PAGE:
• 59. What to be mindful of when telling stories Where and how RESEARCHERS/PARTICIPANTS/STORYTELLERS ―break into storytelling mode,‖ i.e., how storytelling differs from what was going on and/or talked about before How RESEARCHERS/PARTICIPANTS/STORYTELLERS manage their telling in terms of the formal (structural) properties of how they weave place, time and characters (content) into plot-like themes How RESEARCHERS/PARTICIPANTS/STORYTELLERS manage to hold the floor throughout their storytelling activity, and keep their audience engaged How RESEARCHERS/PARTICIPANTS/STORYTELLERS end their storytelling activity and return to the here-and-now of the story-telling situation (Bamberg, 2012, p. 201).
  • 60. What are your concerns regarding narrative inquiry?
  • 61. Issues with restorying the narrative The social constructionist perspective is that all ‗narratives sit at the intersection of history, biography, and society‘ (Liamputtong and Ezzy 2005: 132); they are dependent on the context of the teller and the listener; and are not intended to represent ‗truth‘. Foucault warned social scientists to be alert to the danger that their explanations and diagnoses, when disseminated, could lead to further subjugation (Gergen and Gergen 2003). Fine (2003) cautioned about the danger of writing about those who have been 'othered‘, and pointed out the inherent risk of romanticising narratives. There is also a need for qualitative researchers to be aware of their own power when conducting research to ‗help‘ the other (Fine 2003). A further dilemma in this approach is that of the moral and ethical stance taken by the researcher. (Hunter, 2010, p.45)
  • 62. De-centering the story
  • 63. The equal right to speak? Another significant difference between narrative and many other qualitative methodological approaches is the extent to which the researcher‘s story becomes intrinsic to the study. Through my own desire to explore the experiences I have shared … I realise how my biography fueled my intuition… I, too, lead a storied life and the research relationship is part of my experiential text (Winkler 2003, 399) Making oneself apparent via such reflexivity carries with it a danger. One risks making oneself more central to the discourse, pushing ‗other‘ voices out to the margins (Edwards and Ribbens 1998). A way of remedying this danger, as, several of the contributors do in this Special Issue, is to adhere to the Bakhtinian concept of polyphony, or equality of utterance, where both narrator and listener exist on the same plane and have equal right to speak (Bakhtin 1986). Trahar p. 261
  • 64. Do you believe in the equal right to speak and how do you practice this principle as a researcher?
  • 65. The route to the truth? One allegation is that researchers often re-present narratives as if they were ‗authentic‘ when: Autobiographical accounts are no more ‗authentic than other modes of representation: a narrative of a personal experience is not a clear route into ‗the truth‘, either about the reported events, or of the teller‘s private experience … (Atkinson and Delamont 2006, p. 166) These critics look for ‗the supporting evidence and argument given by the researcher‘ (Polkinghorne 2007, p. 476) for the claim that is made. Trahar, p. 262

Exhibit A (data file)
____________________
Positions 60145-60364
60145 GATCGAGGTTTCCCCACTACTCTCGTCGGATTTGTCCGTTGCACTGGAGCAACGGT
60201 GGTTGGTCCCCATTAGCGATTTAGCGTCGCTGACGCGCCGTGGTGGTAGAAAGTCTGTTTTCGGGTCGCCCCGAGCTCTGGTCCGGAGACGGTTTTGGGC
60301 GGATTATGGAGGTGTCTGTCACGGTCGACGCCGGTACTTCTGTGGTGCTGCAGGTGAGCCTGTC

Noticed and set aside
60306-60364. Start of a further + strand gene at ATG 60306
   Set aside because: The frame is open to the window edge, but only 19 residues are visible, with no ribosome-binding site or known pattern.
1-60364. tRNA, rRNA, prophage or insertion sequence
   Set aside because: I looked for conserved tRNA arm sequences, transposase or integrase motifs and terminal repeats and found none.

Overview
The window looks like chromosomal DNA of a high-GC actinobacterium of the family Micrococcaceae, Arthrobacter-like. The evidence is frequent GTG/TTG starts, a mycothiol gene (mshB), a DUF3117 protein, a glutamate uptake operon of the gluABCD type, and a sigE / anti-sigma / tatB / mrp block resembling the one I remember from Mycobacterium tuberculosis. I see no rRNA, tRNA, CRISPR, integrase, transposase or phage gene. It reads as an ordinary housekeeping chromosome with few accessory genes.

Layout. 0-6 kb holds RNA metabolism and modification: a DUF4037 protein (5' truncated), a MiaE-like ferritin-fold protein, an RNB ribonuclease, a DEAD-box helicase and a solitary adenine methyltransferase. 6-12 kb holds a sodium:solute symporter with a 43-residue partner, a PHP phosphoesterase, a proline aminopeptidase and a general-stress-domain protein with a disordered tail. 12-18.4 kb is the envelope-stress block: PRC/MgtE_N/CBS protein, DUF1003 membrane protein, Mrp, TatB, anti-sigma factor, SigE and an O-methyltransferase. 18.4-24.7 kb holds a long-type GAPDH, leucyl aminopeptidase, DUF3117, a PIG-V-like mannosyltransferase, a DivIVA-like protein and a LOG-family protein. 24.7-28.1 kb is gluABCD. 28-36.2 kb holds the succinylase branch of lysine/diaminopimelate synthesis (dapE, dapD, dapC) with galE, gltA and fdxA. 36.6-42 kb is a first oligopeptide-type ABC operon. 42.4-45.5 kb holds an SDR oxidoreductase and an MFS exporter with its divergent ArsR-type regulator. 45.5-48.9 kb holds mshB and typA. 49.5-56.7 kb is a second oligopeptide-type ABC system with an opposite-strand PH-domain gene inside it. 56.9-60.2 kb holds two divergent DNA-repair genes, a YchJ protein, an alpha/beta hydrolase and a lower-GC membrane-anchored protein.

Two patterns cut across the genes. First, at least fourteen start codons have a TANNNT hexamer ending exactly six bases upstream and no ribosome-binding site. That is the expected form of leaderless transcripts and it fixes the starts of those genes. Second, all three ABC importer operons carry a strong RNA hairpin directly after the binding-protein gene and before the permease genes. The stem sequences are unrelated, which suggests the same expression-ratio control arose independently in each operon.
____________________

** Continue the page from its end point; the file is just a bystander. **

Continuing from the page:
• 66. Is it our job as researchers to deliver the truth?
  • 67. Resisting an impoverished system of meaning A further criticism leveled at narrative researchers is that, in their concern to represent the meanings that individuals ascribe to their lived experience, they resist what Fox in her article defines as ‗a globalised, homogenised, impoverished system of meaning‘, and are opposed to collective understanding being derived from their work. Trahar, p. 262
  • 68. What is the value of an individual standpoint as opposed to the collective understanding?
  • 69. Concerns regarding "narrative imperialism" The expansionist ―impulse by students of narrative to claim more and more territory… [which] can stretch the concept of narrative to the point that we lose sight of what is distinctive about it‖ (Phelan, 2005, p. 206). Though in my view narrative inquiry and narrative paradigm basically overlap, other visions may stress the distance between them, conceiving the first as a much broader landscape than indicated by the latter. Spector-Mersel, Gabriela (2010). Narrative research: Time for a paradigm. Narrative Inquiry 20(1), 204–224. p. 221
  • 70. Is all research narrative?
  • 71. Alice was here
  • 72. References Archer, M. S. (2007). Making our way through the world: Human reflexivity and social mobility. Cambridge, UK: Cambridge University Press. Bamberg, M. (2012). Why Narrative? Narrative Inquiry 22:1, 202-210. Chase S E 2005 ‗Narrative inquiry: Multiple lenses, approaches, voices‘ in N K Denzin and Y S Lincoln (eds) The Sage Handbook of Qualitative Research Sage Publications,Thousand Oaks, CA: 651-80 Clandinin (2006) Situating Narrative Inquiry. Handbook of Narrative Inquiry pp. 1-34 Creswell, J. W. (2009). Research design: Qualitative, quantitative, and mixed methods approaches. Los Angeles: Sage. Hendry, P.M. (2010) Narrative as Inquiry. The Journal of Educational Research, 103: 72-80. Hunter, S (2010) Analysing and representing narrative data: the long and winding road. Current Narrtives. 1(2) 42-54. Johnson, L. (2012). An inquiry into inquiry: Learning to become a literacy researcher. English Teaching: Practice and Critique. 11(2) 81-93. McMillan, S. & Price M. (2009). Through the looking glass: Our autoethnographic journey through research mind-fields. Qualitative Inquiry. 15: 140-148. Spector-Mersel, Gabriela (2010). Narrative research: Time for a paradigm. Narrative Inquiry 20(1), 204–224. Trahar, S. (2008). It starts with once upon a time... Compare. 38(3), 259-266.